Nightswim is a new release and is on heavy rotation on triple j. When I first heard it, I couldn’t help but think back to the excellent soundtrack that underwrote much of Ryan Gosling’s Drive. Here we have themes of love and longing wrapped up in a synth driven pop tune. It speaks to the desolation of the apocalypse: when there is no more left in the world, all you have is your regrets for those moments you weren’t courageous enough. Always repeating. Over and over. Always in your moments of respite, tormenting you.
Bonus track — Kavinsky – Nightcall. When you get tired of Miami Hotline’s music, put this on repeat.
#3 Pixies – Where is my mind?
An undeniable punk rock classic. Most prominently used in David Fincher’s ending montage to the nihilistic Fight Club. (And you thought Bioshock Infinite had a twist ending? That’s so cute.)
In an interview with Neil degrasse Tyson for Star Talk Radio, author Max Brooks (World War Z) explained that slower zombies were scarier because they were far more psychologically damaging than the more modern ’28 Days Later’ sprinter. As he put it, you outrun them for a time, then you are forced to rest and you become complacent because you think of these creatures as being manageable. Underestimating the zombie horde, it will become your undoing. This Pixies track speaks very plainly and simply (part of its charm and beauty) to that feeling of helplessness and the delirium that comes with the pressure and stress of negotiating a post-apocalypse.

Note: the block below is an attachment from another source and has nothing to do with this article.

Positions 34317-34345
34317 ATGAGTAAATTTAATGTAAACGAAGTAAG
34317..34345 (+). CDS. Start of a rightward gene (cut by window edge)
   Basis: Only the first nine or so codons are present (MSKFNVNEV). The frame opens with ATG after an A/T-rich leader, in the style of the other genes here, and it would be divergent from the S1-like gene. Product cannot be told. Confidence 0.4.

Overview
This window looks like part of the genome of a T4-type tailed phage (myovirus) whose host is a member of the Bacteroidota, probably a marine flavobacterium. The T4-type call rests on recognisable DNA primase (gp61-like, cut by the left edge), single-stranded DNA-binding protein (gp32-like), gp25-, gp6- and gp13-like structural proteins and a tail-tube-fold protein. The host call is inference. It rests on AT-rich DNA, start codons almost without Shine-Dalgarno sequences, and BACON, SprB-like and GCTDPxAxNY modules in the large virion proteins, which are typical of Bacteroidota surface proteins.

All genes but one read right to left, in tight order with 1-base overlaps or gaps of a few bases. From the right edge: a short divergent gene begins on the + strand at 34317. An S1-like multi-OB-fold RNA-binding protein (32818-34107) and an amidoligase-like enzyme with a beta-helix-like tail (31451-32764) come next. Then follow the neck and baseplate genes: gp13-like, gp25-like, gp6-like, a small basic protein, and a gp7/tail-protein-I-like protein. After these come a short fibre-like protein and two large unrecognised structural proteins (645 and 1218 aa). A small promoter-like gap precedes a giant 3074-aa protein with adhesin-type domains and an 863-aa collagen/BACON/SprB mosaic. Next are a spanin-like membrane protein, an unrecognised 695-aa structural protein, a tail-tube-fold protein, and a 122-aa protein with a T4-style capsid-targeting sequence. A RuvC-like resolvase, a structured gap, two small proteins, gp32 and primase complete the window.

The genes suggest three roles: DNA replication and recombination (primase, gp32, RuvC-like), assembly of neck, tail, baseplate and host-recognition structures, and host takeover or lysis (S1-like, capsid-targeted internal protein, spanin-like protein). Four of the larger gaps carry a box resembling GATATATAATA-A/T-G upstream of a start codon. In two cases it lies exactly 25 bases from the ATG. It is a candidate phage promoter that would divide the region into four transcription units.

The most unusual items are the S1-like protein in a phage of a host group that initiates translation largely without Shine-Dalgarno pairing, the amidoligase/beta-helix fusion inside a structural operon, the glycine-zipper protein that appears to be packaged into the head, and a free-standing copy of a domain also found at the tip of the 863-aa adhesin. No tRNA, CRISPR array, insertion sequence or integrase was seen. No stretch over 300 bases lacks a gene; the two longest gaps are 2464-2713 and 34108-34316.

#4 Aerosmith – I Don’t Wanna Miss a Thing
No I am not Rick Rolling you.
You might be surprised to know that Michael Bay once made excellent action films. Bad Boys (not Bad Boys 2), The Rock and even Armageddon. You have to understand that the 90’s was characterised by an anxiety for the coming ‘new millennium’ and catastrophe blockbusters were all the rage. When you’re ten-years-old seeing films where Earth gets invaded, then wiped out by an asteroid was nothin’. However, Armageddon is one of those movies were they managed to SUCEED in avoiding a catastrophic event.
I included this mostly for the video clip because a crying Liv Tyler (a constant cast member in her dad’s film clips, she even appeared in one with an undiscovered Alicia Silverstone) touching a video monitor as her father faded into static was pretty moving at the time. Nowadays, on reflection, this song represents all of the 90s and its excesses — from the movie clips edited into an official movie song to an ageing rock band getting all schmaltzy. It’s almost begging for the The Verve to come in and ‘Bitter Sweet Symphony’ this track up!